audiovisual laser performance [2013,2015,2017]

October 18 2013
Premiere of Lumière I
Unsound Festival
Krakow, Poland


February 19 2015
Premiere of Lumière II
Centre George Pompidou
Paris, France


February 16 2017
Premiere of Lumière III
Barbican Concert Hall
London, UK

Lumière III is the third iteration of a long-term audiovisual concert project featuring high precision lasers and multichannel sound. The project started in 2013, on the foundation of ideas and experiences derived from Robert Henke's first laser based installation, Fragile Territories, and his musical performances. It required the development of a unique software framework by the artist to control the lasers in sync with sonic events in a performative situation. The mutual influence of artistic desires and technical requirements led to a unique audiovisual language pushing the boundaries of what is possible within the medium.

Lumière III oscillates between two poles, the experience of the raw physicality and intensity of laser produced light and a playful and subtle narrative layer.

Photo above: Lumière II in Modena, Italy, 2016. Photos below from rehearsals of Lumière III, Berlin, January 2017. Photo in the History section from the premiere of Lumière I in Krakow, Poland, 2013 and from a Lumiere II show in Prague, 2015

The high contrast between the extremes of total darkness and blinding brightness tricks perception, creates 'negative objects' darker than black, controlled afterimages and a sense of spatiality that transcends from the projection screen. Fog is used to further enhance this effect by incorporating the space in between the lasers, mounted at different locations in the auditorium, and the projection screen. The result is a highly immersive and sculptural temporary architecture of light, combined with perfect synchronicity between sonic events and visual patterns, to merge both senses into one complete and inseparable experience.

Drawing shapes with lasers requires the precise and fast movement of small mirrors. This imposes severe limits on the achievable complexity. Lumière III embraces these properties with its minimalist approach. Visual richness is reached through the combination and rapid succession of simple shapes and by exploring the limitations and artefacts of the technology. The work plays with transformations of basic symbols; Combinations of circles, squares, lines, dots create a scenario that is both futuristic and archaic. Lumière III borrows from early computer games, using a similar drawing technique called 'vector graphics', it suggests user interfaces and data displays. Yet, it is unreadable. Sequences of icons seem to resemble text, but the message remains encrypted. Thus, its imagery and its sonic cues deliberately play with associations and context. Observers might experience alien insects, microscopic or giant moving structures, technical diagrams or floating three dimensional objects. But ultimately it is just - light.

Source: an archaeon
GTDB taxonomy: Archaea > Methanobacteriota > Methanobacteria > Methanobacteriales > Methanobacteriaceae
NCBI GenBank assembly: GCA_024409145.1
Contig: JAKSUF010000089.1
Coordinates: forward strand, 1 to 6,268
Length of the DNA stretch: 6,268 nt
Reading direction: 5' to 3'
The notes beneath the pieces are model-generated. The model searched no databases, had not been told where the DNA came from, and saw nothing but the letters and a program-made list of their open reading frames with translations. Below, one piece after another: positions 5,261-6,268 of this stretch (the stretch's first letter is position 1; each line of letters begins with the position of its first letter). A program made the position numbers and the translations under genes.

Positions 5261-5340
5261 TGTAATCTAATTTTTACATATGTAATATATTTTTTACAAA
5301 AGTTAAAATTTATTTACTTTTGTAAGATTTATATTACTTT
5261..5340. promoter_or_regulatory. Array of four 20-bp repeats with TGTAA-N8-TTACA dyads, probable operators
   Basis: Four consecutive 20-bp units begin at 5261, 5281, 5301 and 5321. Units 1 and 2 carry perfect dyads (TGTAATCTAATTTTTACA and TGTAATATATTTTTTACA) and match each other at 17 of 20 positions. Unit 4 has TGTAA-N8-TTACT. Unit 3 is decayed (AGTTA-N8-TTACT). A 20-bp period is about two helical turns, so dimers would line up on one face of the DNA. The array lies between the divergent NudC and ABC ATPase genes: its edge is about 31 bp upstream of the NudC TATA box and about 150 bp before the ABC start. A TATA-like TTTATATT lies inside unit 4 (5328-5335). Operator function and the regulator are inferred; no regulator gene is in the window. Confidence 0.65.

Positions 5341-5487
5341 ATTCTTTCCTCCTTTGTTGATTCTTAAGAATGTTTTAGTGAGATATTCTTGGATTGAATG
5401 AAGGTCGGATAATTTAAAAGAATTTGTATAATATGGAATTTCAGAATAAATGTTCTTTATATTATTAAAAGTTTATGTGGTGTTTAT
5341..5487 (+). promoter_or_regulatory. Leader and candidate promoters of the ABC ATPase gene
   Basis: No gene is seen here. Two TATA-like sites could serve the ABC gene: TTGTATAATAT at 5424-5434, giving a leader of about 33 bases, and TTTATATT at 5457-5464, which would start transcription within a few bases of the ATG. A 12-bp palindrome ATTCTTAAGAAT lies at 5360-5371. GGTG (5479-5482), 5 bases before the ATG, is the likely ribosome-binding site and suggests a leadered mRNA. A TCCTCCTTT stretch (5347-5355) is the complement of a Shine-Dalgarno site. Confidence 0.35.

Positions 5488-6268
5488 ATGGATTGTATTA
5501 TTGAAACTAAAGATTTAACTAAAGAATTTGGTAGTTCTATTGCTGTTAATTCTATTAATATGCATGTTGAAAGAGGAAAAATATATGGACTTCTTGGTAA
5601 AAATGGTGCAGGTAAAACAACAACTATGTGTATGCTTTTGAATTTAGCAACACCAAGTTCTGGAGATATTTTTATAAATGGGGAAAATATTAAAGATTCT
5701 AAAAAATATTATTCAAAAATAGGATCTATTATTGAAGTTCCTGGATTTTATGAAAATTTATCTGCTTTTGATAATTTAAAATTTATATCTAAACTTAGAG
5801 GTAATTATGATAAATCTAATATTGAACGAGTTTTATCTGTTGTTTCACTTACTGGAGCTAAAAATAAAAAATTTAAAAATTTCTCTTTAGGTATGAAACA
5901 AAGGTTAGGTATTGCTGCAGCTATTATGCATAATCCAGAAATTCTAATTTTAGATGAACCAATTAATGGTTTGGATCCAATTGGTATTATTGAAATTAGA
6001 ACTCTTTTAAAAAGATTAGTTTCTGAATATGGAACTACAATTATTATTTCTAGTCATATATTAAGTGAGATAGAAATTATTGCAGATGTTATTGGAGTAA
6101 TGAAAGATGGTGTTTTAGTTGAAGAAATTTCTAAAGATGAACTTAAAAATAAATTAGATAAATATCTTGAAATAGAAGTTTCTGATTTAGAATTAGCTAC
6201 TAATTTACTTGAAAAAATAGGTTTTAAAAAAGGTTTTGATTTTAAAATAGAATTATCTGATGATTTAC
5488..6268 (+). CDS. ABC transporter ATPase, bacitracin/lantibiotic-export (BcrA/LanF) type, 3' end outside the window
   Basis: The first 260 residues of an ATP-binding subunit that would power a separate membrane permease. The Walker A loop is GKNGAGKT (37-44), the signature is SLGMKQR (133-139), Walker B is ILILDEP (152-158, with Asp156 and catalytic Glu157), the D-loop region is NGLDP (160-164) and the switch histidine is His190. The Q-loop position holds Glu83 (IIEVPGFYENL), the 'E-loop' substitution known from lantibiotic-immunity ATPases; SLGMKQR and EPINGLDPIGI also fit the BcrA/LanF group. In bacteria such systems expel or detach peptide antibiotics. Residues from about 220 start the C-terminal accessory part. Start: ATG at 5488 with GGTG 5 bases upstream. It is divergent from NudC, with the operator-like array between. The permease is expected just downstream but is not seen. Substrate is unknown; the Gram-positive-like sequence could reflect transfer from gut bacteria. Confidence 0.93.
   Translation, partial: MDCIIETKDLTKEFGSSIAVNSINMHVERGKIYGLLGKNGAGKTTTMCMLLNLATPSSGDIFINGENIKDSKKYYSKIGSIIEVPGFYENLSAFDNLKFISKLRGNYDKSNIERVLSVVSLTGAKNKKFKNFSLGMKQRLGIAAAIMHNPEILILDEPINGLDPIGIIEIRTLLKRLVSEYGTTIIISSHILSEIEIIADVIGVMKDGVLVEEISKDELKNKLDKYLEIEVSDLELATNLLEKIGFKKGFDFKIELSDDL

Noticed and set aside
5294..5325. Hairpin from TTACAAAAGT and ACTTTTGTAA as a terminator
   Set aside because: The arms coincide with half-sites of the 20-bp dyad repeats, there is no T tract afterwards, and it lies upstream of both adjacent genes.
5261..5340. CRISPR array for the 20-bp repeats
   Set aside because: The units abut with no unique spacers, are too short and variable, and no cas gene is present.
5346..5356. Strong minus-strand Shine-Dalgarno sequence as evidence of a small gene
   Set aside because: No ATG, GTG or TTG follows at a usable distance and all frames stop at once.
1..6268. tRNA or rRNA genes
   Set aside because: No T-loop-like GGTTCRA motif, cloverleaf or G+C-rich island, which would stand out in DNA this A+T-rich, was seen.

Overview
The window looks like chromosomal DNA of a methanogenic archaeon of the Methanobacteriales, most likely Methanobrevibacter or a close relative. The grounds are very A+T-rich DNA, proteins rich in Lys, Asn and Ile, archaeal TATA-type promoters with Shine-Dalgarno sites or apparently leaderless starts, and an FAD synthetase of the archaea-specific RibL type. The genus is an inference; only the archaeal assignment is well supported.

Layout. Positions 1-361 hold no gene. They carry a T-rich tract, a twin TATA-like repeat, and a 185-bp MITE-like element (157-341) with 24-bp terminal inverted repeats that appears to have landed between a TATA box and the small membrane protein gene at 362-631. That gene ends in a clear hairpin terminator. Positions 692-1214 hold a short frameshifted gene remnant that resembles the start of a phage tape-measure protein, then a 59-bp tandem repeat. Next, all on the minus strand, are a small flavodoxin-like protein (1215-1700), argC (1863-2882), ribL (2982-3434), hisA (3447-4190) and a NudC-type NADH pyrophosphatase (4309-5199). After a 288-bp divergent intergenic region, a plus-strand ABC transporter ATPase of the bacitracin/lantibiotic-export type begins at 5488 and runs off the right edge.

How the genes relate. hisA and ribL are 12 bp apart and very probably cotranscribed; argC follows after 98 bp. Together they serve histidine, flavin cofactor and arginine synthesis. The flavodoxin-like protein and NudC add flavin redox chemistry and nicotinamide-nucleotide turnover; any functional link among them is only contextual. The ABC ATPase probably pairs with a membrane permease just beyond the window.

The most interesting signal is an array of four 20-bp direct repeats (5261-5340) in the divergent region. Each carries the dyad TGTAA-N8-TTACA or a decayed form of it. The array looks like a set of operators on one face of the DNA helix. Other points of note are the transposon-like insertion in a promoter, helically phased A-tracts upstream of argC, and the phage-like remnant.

Lumière I and II has been presented more than 50 times in Europe, Asia, Africa, Australia, North- and South America. The project has been staged in 16th-century theatres in Italy, in amazing concert halls all around the globe, in vast industrial spaces, and in the yard of a castle high up on a hill in Portugal. It has been acclaimed as a highlight of the most significant festivals for audio visual performance world wide, including CTM, MUTEK, STRP, Unsound, and many more.

The Lumière project has inspired countless people to explore lasers for artistic expression, drove the development of a custom laser system specially designed for its performance, and inspired the addition of vector graphics modules to a well known visual software package.

The ongoing refinement of the Lumière project would not be possible without the very generous support by LaserAnimation Sollinger, Berlin. [link


History